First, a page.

For a polymer network, the chains are distributed and crosslinked randomly throughout the material, which is the main difficulty in obtaining an analytical expression of the total free energy of the network (unless the individual chain is Gaussian). To incorporate a more complicated chain, such as eqn (1), into a constitutive framework, it is necessary to have a model that relates the chain deformation to the applied affine strain. This can be accomplished by representing an element of volume in the average network as a “mesh cell”, which is then symmetrically multiplied to fill the volume. Here we need to distinguish “affinity” and “non-affinity” in a filament network constructed by the unit-cell method. A “mesh cell” is deformed differently from the material, as these cells are constructed in orientation aligned with the principal stretching direction of the material, which is referred to as “non-affinity” by Palmer and Boyce.^{25} All mesh cells deform in the same way, with repeated deformed structure. However, the real non-affinity can arise from the different responses among different “mesh cells”, due to local force relaxation. In this work we refer to the concepts of “affinity” or “non-affinity” in the local context of individual filament junctions and mesh cells, rather than the global one between the orientation of a mesh cell and the macroscopic deformation of the material. In assuming a symmetry of repeated mesh cells, we automatically discard the effects of the local non-affine deformations,^{40,41}i.e. take all mesh cells deforming uniformly, which we know must be the case at least for stiff filaments.^{18,19} Since there is no quantitative way of assessing the degree of the error introduced by the affine approximation (in our interpretation), we will have to look at the fits to the experimental data for validation. Within a mesh cell, chains or crosslinks have several possible arrangements, reflecting what one assumes about the topology of the network mesh, see Fig. 2. Most acceptable structures include the homogeneous sphere (HS) in 1-chain network model, the primitive cubic (PC) in 3-chain model, tetrahedral (TH) in 4-chain model, and body-centered cubic (BCC) in 8-chain model (see ref. 25 and a review^{36} for detail).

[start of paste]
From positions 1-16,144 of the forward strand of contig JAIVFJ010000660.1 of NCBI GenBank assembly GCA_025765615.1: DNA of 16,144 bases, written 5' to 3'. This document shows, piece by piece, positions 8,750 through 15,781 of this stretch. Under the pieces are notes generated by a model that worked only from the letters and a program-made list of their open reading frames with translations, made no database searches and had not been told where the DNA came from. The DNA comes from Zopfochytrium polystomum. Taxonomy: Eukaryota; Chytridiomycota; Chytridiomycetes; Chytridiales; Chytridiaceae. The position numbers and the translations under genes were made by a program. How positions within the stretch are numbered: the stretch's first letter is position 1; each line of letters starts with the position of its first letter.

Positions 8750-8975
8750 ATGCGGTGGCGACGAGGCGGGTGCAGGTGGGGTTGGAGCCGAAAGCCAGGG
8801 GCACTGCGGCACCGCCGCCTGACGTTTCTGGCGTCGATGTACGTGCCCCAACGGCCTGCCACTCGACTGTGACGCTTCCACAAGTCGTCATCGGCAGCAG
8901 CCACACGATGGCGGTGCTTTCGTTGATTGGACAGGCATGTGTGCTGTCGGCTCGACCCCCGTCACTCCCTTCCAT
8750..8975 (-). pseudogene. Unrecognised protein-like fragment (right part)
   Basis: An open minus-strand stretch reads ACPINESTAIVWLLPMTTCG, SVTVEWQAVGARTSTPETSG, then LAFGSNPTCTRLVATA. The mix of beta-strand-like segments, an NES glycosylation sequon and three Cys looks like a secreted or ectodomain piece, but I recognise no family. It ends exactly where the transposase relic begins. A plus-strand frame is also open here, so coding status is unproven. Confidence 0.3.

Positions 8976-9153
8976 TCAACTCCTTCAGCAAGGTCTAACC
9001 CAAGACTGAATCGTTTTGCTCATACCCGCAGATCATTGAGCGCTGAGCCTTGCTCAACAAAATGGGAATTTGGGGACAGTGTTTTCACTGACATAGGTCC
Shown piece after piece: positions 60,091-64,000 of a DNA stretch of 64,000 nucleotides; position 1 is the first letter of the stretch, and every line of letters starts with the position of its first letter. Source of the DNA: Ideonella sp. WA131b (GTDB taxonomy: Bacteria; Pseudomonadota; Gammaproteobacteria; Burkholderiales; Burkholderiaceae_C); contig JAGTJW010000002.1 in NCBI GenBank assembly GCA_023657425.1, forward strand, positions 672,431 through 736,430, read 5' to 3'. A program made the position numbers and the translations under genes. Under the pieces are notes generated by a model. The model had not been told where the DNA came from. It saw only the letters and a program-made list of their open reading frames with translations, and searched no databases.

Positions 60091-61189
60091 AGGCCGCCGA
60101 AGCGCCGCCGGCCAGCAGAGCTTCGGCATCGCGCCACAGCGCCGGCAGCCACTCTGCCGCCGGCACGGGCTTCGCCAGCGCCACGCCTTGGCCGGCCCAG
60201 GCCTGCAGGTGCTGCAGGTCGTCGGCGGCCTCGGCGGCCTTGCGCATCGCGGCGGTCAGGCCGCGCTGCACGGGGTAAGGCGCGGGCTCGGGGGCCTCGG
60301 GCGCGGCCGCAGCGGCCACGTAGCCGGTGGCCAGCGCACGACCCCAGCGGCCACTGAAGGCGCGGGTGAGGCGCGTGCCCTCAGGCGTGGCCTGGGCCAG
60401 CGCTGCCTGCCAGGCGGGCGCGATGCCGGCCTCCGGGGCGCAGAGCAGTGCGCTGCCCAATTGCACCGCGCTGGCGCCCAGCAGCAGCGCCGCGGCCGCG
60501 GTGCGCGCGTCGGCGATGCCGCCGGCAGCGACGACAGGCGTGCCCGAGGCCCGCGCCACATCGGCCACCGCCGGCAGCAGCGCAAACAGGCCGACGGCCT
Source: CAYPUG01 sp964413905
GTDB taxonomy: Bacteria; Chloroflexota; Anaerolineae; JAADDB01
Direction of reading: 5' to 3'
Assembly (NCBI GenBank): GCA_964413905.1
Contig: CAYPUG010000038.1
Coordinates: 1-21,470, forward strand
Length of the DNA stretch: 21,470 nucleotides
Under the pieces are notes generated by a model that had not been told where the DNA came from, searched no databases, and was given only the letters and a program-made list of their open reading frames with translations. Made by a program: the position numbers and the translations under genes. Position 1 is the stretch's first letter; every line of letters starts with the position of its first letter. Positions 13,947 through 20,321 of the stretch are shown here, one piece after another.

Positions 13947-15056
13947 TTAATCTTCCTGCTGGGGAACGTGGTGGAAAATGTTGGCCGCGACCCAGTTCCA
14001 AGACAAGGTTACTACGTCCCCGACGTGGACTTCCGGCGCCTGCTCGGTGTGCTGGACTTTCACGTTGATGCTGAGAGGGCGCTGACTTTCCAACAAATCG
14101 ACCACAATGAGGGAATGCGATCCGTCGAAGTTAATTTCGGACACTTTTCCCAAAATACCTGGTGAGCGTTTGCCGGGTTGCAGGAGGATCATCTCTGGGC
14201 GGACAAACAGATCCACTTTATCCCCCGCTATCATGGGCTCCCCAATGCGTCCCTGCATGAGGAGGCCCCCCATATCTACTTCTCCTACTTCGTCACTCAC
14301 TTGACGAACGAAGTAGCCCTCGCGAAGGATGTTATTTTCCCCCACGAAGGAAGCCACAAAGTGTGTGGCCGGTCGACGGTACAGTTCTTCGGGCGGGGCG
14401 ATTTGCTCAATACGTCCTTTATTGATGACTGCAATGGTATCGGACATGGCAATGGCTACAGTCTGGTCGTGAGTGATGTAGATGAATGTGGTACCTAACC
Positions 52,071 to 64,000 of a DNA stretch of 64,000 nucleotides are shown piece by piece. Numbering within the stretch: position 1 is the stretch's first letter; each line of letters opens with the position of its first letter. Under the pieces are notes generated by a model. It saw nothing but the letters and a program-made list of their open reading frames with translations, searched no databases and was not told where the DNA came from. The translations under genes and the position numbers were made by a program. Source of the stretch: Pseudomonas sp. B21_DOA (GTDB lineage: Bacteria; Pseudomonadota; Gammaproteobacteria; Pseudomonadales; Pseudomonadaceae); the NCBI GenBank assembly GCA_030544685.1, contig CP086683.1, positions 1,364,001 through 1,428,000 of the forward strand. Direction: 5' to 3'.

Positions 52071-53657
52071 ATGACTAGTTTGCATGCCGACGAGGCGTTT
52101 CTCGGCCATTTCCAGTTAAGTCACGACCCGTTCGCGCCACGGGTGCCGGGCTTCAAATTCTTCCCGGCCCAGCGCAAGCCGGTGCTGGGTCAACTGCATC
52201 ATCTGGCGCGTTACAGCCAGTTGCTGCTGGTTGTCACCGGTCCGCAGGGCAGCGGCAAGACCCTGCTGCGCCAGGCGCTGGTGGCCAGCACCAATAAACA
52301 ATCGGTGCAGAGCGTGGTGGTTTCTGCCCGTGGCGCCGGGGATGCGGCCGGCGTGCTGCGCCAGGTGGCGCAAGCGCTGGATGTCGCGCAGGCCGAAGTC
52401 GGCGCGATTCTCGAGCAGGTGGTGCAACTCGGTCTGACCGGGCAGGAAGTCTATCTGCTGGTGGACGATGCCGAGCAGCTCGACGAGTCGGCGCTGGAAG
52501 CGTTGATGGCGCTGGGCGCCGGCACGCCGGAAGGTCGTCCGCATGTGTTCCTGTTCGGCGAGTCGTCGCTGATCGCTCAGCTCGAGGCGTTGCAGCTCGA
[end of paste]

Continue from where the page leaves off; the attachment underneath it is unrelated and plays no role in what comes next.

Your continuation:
In 1-chain model,^{15,26,36} one end of a polymer chain is fixed at the center of a sphere, while the other end is on the sphere surface at an arbitrary orientation (θ,φ), distributed isotropically. When deformed by E, with stretching ratios along principal directions λ_{1}, λ_{2}, and λ_{3}, the lengths of the three semi-axes will change from ξ, to ξλ_{1}, ξλ_{2} and ξλ_{3}, respectively. The elastic energy density of the network can be expressed as an orientational average of a deformed filament:

(2) |

However, in the general case the free energy in 1-chain model cannot be expressed in analytical form as a function of strain invariants, which renders it less convenient. In the following, we compare the 3- and 8-chain models, and decide on the 3-chain model preference, in particular due to the failure of 8-chain model in reproducing the normal stress.

In the 3-chain model, a primitive cubic is constructed with lattice points representing the crosslinking sites, and the edges are aligned along the principle directions of deformation tensor E. Three chains are linked with their end-to-end vectors along the edges and the equilibrium mesh size ξ. On deformation, the lengths of three perpendicular edges at one lattice point become λ_{1}ξ, λ_{2}ξ and λ_{3}ξ, respectively. Then the free energy density of a semiflexible network can be expressed as

(3) |

(4) |

The body-centered cubic cell of 8-chain model is constructed with eight filaments connected from the center point to all eight lattice points.^{25} The edges of the cell are ξ as we define the mesh size, while the chains are shorter by factor . The important feature of the high-symmetry 8-chain model is that on deformation all chains change their distance by exactly the same amount, from to simply , since the mesh cell is aligned along the principal axes of deformation tensor E. The free energy density of the network in this case is given by the single-chain expression directly:

(5) |

When the elastic energy is expressed as a function of strain invariants, the stress tensor of an incompressible material (with I_{3} = 1) can be obtained as:^{38,39}

(6) |

(7) |

(8) |